Wednesday, February 16, 2011

What About Everyone Else?

One of the things that has made the strongest impression on me as I move through this process is the fact that a serious illness affects so many people.  Yes, I'm the one who is sick (it still feels very odd to say that when I feel perfectly fine), but I'm not the only one who has huge challenges to face.  In a way, I think that cancer patients have it easier than their loved ones do.  We have the physical discomfort and some fears that are unique to us as patients, but our spouses, parents, siblings, children, and friends have to stand by and watch - and wait.  I think that's got to be the hardest part.  Uncertainty is no picnic.  I'm not having too much trouble right now with the idea that I don't really know what my outcome will be, but that's because I have some task to focus on pretty much every day.  With radiation 5 days a week and the infusion pump, two checkups a week with different doctors, emails from the support team (nutritionist, social worker, etc), I've got a lot to keep me busy.  And most of it feels like time spent productively because it represents one more step towards a cure.

My husband, though, has to try to continue to navigate his "normal" life at work, and then on top of that has had to take on more responsibility for managing the kids, more household chores, and all kinds of new worries that he couldn't have imagined a few months ago.  And while I get to be an active participant in all my medical appointments, he has to be a spectator.  I'm pretty much a control freak, so I know that role would be incredibly frustrating for me.  So far, he's handling it all beautifully.  That doesn't mean it's ever going to be easy for him.

My mother, too, is in that frustrating place.  She's a nurse, so she has the (dis)advantage of really understanding some of the technical details of my situation, and to complicate matters further, she's been through all this before with my dad.  I can't tell you how angry I felt when I first got my diagnosis - not on my own behalf, but because it felt so colossally unfair that my mom should have to go through this ordeal a second time in her life.  Of course, there's much more to be optimistic about this time around, and I remain convinced that I'm going to be fine.  Cancer treatment is not what it was 35 years ago.  Still.  Medicine may change, but people's feelings are what they are, no matter when they come up.

My children.  I don't even know where to start with this.  Of course I understand a lot of what they're feeling, because I've lived it.  I'm glad I have that understanding, for their sake, but even so I won't ever fully know what's going on in their minds.  I've just received a copy of what looks like a really nice DVD that features kids talking about their experiences with parents who are cancer patients, and I think it might help a lot of families.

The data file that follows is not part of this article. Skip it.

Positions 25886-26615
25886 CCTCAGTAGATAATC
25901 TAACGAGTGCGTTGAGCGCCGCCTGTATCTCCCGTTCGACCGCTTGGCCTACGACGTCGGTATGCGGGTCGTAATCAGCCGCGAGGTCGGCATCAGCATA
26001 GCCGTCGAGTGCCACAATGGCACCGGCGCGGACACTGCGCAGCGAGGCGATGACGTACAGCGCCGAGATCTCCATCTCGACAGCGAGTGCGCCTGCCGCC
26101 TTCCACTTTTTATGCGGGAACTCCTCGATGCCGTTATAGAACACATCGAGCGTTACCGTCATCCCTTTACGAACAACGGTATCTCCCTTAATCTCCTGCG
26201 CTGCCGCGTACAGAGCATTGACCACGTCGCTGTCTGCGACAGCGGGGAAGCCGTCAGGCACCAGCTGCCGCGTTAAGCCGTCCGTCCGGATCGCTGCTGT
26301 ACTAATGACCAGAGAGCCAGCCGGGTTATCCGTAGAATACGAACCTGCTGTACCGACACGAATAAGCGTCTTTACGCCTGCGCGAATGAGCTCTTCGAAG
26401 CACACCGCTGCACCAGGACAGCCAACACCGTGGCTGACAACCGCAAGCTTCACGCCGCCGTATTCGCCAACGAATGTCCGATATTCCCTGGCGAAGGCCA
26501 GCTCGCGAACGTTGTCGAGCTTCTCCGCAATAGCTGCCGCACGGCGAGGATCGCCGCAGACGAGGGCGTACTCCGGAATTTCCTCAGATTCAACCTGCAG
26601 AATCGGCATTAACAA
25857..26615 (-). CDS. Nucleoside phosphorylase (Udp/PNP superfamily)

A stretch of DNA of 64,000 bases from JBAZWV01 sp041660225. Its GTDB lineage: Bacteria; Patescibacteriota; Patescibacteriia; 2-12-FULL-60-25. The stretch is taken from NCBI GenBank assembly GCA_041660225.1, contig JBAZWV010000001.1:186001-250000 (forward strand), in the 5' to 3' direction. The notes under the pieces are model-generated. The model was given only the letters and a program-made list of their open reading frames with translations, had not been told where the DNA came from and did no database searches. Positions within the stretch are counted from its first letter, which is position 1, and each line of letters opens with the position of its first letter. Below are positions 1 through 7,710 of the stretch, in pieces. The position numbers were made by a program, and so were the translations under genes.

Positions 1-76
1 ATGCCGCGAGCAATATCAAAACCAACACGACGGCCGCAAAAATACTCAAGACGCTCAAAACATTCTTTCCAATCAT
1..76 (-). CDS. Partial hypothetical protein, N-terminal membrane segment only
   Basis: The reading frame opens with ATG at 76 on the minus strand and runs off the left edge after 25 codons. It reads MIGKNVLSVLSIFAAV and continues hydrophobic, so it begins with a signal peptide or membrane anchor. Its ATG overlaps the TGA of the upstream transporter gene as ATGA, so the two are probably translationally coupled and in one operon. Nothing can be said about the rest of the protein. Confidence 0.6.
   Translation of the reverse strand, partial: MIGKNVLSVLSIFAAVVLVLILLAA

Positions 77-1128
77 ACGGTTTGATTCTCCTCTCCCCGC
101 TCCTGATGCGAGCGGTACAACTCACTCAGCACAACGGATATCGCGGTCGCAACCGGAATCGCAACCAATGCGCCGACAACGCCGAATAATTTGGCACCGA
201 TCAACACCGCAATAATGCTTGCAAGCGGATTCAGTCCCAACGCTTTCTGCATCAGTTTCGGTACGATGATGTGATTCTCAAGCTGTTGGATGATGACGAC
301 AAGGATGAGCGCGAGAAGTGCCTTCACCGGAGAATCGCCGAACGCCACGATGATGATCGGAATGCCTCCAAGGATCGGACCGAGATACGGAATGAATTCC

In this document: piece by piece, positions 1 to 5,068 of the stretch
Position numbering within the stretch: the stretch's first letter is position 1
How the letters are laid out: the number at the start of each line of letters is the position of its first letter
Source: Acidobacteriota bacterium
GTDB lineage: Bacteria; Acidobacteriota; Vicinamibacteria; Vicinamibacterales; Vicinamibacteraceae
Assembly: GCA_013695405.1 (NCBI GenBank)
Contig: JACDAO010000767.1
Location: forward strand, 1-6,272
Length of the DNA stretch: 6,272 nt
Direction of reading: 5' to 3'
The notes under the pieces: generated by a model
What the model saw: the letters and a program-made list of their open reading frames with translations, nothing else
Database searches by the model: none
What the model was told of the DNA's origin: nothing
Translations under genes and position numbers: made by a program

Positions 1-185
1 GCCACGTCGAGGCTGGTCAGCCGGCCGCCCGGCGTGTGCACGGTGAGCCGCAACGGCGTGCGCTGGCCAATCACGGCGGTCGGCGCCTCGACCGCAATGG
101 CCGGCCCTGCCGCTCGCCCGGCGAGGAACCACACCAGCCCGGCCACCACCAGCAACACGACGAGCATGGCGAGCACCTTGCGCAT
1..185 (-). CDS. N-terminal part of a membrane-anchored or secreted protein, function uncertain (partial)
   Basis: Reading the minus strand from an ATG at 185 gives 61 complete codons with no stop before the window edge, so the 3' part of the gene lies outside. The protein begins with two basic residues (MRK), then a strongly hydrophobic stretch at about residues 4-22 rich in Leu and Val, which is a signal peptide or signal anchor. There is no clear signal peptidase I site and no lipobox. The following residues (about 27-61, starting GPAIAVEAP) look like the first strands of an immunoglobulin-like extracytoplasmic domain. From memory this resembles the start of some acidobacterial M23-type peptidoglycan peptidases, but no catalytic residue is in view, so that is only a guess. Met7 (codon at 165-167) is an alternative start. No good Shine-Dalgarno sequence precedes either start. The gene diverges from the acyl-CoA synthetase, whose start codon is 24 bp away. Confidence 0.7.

I watch all these people around me work so hard to help and support me, and I worry about them.  But I'm also overwhelmed as I learn about all the resources that exist to help all of us through this process.  Good hospitals include psychologists and social workers as part of a patient's care team, and I've already met a couple of pretty fabulous people at MGH.  If you are a patient or caregiver and haven't had that experience, there are still plenty of places to look for help.

The Colorectal Cancer Alliance has a page dedicated to friends & family of cancer patients.  The National Cancer Institute's page on "Caring for the Caregiver" summarizes some of the challenges that families face in a very basic way - it's a good starting point.  I can't say enough about the wonderful program at Mass General on Parenting at a Challenging Time (PACT), which offers help to families affected by cancer and also to military families as part of the Home Base Program in Massachusetts.  There's a list of good resources for caregivers here at Cancervive.  The American Cancer Society's support system is also quite extensive, and offers services for everything from transportation to lodging for families who have to travel for treatment to help navigating the nightmarish maze of insurance coverage.  I have a lot to say about what happens to people as they try to figure out how to pay for all this, but that's a separate (and probably very, very long) post.

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